Biden on Iran: 'Obama is not bluffing'
VP insists U.S. not looking for war
Vice President Joe Biden re-emphasized on Monday the United States' commitment to Israel and forcefully admonished any attempts by Iran to develop nuclear weapons.
"Big nations can't bluff. And presidents of the United States cannot and do not bluff and President Barack Obama is not bluffing," Biden said at a gathering in Washington for the American Israel Public Affairs Committee.
The vice president insisted "we are not looking for war" but added "all options, including military force, are on the table."
Biden's remarks also seemed to preview President Barack Obama's trip to Israel next week, his first trip to the Jewish state since he became president. Biden, however, wouldn't go into too much detail about Obama's itinerary, saying he "learned that's it's never a good idea to steal the president's thunder."
"It's never a good idea to say what he's going to say the next day," Biden quipped, possibly a veiled reference to his decision to announce support for same-sex marriage last year, shortly before Obama did so.
Biden pledged not to upstage the president, but added Obama plans to address many of the issues associated with the Arab Spring when he travels to the Middle East.
"I am a little jealous that he gets to be the one to say `This year in Jerusalem.' But I am the Vice President. I am not the president," Biden said, drawing laughs. "When I told him that I am not sure he thought I was serious or not but anyway."
Also on Monday, the International Atomic Energy Agency, the United Nations nuclear watchdog, announced that Iran was still not cooperating, rendering it difficult for the IAEA to provide "credible assurance" that the country does not possess undeclared nuclear material.
The Islamic Republic still faces sanctions from the United Nations Security Council for violating a U.N. resolution that forbids Iran from enriching uranium. But Iran says since it signed the Nuclear Non-Proliferation Treaty, it should be able to enrich uranium for peaceful energy needs.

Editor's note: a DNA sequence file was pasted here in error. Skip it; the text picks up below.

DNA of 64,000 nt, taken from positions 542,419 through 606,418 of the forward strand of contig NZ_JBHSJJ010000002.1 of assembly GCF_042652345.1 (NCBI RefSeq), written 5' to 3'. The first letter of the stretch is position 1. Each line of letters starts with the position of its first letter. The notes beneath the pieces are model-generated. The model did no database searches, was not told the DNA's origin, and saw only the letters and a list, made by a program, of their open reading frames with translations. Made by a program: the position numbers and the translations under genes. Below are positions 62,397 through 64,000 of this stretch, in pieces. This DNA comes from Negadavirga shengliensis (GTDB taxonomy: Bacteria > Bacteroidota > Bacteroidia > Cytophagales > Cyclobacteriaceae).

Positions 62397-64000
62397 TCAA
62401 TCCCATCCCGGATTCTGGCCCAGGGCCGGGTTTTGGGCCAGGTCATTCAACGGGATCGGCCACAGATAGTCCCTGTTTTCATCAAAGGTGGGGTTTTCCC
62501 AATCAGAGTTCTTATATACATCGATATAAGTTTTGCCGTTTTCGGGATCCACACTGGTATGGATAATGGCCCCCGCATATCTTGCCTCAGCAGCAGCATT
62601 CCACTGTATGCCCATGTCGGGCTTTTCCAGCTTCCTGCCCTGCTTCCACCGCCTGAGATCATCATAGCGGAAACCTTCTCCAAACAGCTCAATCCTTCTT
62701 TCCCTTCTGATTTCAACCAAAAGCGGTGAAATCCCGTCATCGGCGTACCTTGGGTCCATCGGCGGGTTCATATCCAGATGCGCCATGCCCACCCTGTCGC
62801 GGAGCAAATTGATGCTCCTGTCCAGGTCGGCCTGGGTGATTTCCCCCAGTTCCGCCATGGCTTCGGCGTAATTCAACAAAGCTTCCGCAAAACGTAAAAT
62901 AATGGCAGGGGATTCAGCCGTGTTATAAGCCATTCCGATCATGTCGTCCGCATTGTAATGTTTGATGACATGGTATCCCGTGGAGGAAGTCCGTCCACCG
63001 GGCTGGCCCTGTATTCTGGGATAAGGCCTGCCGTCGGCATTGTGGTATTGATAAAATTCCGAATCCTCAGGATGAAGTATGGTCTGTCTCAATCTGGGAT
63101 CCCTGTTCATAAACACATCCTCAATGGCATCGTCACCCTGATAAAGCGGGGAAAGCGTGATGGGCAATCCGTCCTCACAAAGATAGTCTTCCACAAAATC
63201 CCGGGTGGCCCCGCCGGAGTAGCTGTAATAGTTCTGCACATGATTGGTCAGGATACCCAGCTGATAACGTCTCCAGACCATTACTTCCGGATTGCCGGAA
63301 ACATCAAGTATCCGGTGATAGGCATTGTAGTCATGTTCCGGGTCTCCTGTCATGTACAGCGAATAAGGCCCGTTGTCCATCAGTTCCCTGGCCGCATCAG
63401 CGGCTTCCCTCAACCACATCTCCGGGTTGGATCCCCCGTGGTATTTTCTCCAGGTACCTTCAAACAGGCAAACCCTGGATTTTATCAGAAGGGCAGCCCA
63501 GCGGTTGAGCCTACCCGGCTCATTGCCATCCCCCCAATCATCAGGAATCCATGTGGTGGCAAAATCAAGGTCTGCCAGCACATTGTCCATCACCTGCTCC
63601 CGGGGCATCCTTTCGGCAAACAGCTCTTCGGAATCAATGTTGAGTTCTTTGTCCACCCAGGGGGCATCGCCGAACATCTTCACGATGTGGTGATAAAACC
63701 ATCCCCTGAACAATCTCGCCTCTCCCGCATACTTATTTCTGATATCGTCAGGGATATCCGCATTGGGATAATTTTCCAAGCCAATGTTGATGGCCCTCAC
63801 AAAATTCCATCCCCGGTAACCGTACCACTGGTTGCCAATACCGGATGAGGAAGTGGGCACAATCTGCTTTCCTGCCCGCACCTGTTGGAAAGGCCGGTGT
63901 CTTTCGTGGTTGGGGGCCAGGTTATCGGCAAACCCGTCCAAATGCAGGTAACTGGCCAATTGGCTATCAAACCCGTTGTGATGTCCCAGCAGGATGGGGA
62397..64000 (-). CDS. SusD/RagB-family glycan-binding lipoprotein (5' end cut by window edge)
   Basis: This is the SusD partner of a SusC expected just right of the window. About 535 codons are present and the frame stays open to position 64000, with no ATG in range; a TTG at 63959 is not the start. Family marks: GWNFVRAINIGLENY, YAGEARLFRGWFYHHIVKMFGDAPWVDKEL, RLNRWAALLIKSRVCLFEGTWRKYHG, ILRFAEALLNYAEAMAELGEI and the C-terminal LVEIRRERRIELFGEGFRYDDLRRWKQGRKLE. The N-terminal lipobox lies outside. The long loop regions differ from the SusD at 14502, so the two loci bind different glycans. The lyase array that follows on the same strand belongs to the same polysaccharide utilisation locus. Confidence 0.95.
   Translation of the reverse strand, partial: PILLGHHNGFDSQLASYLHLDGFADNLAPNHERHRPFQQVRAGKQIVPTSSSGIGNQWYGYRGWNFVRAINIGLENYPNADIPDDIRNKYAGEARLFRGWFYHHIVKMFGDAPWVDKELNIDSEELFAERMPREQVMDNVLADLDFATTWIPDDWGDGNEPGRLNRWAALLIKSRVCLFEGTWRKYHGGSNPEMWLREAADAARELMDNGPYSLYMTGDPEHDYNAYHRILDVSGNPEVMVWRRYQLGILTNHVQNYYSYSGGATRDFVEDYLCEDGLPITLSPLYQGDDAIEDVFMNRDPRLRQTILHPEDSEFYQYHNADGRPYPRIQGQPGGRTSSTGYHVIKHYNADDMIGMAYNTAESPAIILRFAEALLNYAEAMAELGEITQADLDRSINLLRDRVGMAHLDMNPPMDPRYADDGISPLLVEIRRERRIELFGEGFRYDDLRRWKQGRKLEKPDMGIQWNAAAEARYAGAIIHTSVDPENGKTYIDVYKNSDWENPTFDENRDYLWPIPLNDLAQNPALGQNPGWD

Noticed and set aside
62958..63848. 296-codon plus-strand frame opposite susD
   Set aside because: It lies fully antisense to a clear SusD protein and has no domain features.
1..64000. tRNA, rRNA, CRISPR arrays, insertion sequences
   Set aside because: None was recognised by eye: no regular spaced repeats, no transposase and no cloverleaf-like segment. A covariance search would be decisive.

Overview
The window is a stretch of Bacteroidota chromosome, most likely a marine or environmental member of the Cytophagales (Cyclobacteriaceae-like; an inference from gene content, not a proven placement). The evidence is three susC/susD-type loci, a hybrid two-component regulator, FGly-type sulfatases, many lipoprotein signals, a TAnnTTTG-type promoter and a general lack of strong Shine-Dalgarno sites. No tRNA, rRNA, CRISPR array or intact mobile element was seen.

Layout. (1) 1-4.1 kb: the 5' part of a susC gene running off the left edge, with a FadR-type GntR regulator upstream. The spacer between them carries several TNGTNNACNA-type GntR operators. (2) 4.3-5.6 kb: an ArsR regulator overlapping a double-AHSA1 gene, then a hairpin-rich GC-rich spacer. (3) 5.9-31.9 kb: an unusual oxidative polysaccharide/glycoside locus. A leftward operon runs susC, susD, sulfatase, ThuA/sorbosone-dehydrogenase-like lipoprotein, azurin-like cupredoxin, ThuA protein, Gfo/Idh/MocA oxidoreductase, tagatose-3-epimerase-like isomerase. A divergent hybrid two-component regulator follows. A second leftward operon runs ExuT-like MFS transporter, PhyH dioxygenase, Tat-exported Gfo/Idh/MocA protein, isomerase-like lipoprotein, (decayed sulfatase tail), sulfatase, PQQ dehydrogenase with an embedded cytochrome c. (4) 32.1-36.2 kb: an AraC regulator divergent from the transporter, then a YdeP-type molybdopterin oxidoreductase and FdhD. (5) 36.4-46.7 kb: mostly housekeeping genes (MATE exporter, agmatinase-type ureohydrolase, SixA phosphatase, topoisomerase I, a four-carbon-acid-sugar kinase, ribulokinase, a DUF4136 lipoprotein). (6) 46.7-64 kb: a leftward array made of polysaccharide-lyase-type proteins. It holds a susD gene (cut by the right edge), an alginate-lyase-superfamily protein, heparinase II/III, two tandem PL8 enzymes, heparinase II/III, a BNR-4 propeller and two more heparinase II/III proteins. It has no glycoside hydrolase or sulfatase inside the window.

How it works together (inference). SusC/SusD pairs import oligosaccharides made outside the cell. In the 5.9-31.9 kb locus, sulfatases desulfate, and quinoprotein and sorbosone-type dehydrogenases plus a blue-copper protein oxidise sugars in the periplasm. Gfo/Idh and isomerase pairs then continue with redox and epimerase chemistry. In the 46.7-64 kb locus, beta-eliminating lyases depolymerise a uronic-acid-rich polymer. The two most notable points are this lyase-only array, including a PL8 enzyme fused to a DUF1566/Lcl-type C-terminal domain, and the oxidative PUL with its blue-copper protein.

Of the shared commitments between the U.S. and Israel, Biden focused on one in particular.
"We have a shared strategic commitment. Let me make clear what that commitment is. It is to prevent Iran from acquiring a nuclear weapon. Period. Period. End of discussion. Period. Prevent not contain. Prevent," he said.
Recalling stories from his childhood, Biden said he learned at the dinner table from his "righteous Christian" father that the nation of Israel deserved its own statehood and sovereignty. Any threats to their survival, he added, would be met with the United States' "deep commitment to the security of the state of Israel."
"That (commitment) has not changed. That will not change as long as I and he are president and vice president of the United States," he said.
"We especially understand that if we make a mistake it's not a threat to our existence," Biden said. "But if Israel makes a mistake, it could be a threat to its very existence."
The main objective, he reiterated, is to obtain peace through diplomatic means. He said the U.S. is in "constant dialogue" and sharing information with Israeli military, intelligence and political establishment.
"If God forbid the need to act occurs, it is critically important for the whole world to know we did everything in our power...to avoid any confrontation," he said. "Because God forbid if we have to act, it is important that the rest of the world is with us."
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